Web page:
Now listen carefully. If needed, use your AMPP skills to get a better understanding and diffuse his strong emotion. You may want to use Contrasting to clarify a misunderstanding or use your STATE skills to add meaning to the Pool of Shared Meaning. There are a lot of possibilities depending on what you really want and what is needed. Having created a space for yourself to deal with your own strong emotions and plan the coming crucial conversation, you are in a better situation to deal with this emergent problem in a way that gets you better results and an improved relationship.

All the best,

Ron

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Ron McMillan

Ron McMillan is a New York Times bestselling author, keynote speaker, and leading social scientist for organizational change. For thirty years, Ron has delivered engaging keynotes at major conferences including the American Society of Training and Development and the Society for Human Resource Management. Ron’s work has been translated into twenty-eight languages, is available in thirty-six countries, and has generated results for three hundred of the Fortune 500. read more

4 thoughts on “How to Respond When You’re Ambushed”

  1. Excellent advice, as usual Ron. Interestingly, just yesterday I was discussing a very similar situation with a couple of colleagues, so this is very timely. I forwarded your article to them.

    One thing I would add to your recommendations is that the very first skill that Flustered would use is Learn to Look. I bring this up because it’s what I like to call the “gateway” skill because it leads to using the other skills, as you’ve pointed out in your response. I think most of us need to get better at learning to look, especially in situations like this one where we feel caught off-guard.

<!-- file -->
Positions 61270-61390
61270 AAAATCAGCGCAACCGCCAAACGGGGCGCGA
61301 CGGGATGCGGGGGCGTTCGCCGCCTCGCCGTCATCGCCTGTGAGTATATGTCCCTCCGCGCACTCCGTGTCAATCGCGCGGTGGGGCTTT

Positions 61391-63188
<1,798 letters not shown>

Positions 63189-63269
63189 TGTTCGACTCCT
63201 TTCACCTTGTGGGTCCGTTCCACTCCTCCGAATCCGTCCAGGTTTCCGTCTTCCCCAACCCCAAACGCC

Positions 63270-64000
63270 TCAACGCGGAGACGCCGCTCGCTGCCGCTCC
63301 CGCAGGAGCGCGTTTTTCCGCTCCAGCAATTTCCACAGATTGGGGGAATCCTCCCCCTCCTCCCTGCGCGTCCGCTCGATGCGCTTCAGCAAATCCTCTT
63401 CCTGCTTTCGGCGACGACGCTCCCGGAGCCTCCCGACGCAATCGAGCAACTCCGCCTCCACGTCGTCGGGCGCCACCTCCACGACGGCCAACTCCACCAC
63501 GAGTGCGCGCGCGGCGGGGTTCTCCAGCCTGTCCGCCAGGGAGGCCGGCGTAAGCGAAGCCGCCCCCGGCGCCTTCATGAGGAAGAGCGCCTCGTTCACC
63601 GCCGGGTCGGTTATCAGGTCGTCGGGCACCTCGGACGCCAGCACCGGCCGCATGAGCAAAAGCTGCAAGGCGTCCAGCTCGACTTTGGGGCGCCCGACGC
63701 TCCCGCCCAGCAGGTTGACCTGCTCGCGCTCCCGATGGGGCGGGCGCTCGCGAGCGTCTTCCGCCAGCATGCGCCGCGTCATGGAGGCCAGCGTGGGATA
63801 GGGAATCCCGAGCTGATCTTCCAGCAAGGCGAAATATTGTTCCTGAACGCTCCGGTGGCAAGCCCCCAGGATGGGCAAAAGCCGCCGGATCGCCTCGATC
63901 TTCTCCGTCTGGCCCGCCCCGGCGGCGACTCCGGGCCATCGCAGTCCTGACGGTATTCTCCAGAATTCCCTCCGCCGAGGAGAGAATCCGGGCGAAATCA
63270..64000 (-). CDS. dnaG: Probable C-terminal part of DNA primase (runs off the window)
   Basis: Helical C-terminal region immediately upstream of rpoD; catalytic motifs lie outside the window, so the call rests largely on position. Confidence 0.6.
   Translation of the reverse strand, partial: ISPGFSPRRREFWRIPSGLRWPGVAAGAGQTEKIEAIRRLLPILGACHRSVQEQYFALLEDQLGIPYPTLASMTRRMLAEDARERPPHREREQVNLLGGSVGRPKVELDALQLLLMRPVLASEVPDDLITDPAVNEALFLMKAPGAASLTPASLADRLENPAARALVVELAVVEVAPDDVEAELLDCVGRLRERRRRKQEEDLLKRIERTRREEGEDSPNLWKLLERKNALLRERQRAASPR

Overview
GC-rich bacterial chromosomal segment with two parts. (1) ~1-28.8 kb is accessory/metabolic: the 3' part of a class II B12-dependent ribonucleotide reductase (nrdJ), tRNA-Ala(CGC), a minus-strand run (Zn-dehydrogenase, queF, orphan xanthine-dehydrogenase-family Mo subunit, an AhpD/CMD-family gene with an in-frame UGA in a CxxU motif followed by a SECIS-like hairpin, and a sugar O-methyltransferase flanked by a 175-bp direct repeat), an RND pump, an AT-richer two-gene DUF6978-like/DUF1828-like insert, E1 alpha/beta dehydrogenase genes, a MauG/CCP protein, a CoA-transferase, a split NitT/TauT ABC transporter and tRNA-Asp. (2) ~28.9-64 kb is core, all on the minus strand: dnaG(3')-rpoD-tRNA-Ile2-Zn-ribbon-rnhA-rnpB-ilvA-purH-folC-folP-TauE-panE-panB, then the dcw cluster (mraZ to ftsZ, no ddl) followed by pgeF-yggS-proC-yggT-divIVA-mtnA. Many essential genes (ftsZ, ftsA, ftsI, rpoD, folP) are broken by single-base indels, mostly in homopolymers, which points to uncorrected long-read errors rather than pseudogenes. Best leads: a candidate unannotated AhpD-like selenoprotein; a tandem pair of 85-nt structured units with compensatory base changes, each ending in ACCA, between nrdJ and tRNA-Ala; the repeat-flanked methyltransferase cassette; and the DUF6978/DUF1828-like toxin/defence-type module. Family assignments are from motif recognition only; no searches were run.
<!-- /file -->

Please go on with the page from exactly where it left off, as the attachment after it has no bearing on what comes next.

Thanks for another great article, Ron!

      1. Learn to Look is a skill taught in Crucial Conversations. It’s the ability to recognize when a conversation goes from casual to crucial; in other words, to notice that you’re not feeling safe anymore (e.g., nervous, anxious, frustrated, threatened, upset, etc.). The reason I mention it is that we often don’t *consciously* notice that something has changed in the conversation. Rather, we get caught up in our strong emotions and react badly, going to some form of silence (often withdrawing) or violence (arguing, blaming, threatening, or just being snarky). The beauty of Learn to Look is that it empowers us to deliberately use crucial conversation skills to navigate the interaction and be at our best, rather than just reacting and making things even worse. It’s the “red flag” that tell us, “Watch out, danger ahead! Be on the alert for things to spiral out of control. Use your best skills!” I call it a “gateway” skill because it cues us to then be conscious of the dynamics of a crucial conversation and choose the skills that will help things end well.

  2. In the quoted example with “John”, I like how the situation was diffused at that moment to allow you time to consider your response. That will help you. You may feel good. However, at the end of the day, since the VP made the declaration, John’s problem with your lack of support will not change. He will probably come out of your meeting still enraged, perhaps even more so since he had to wait for your meeting, when he was obviously after a solution ASAP. Aren’t you better off saying, “I understand why you’re upset, I would be too in your situation”, and suggest he make an appointment with the VP, rather than with you?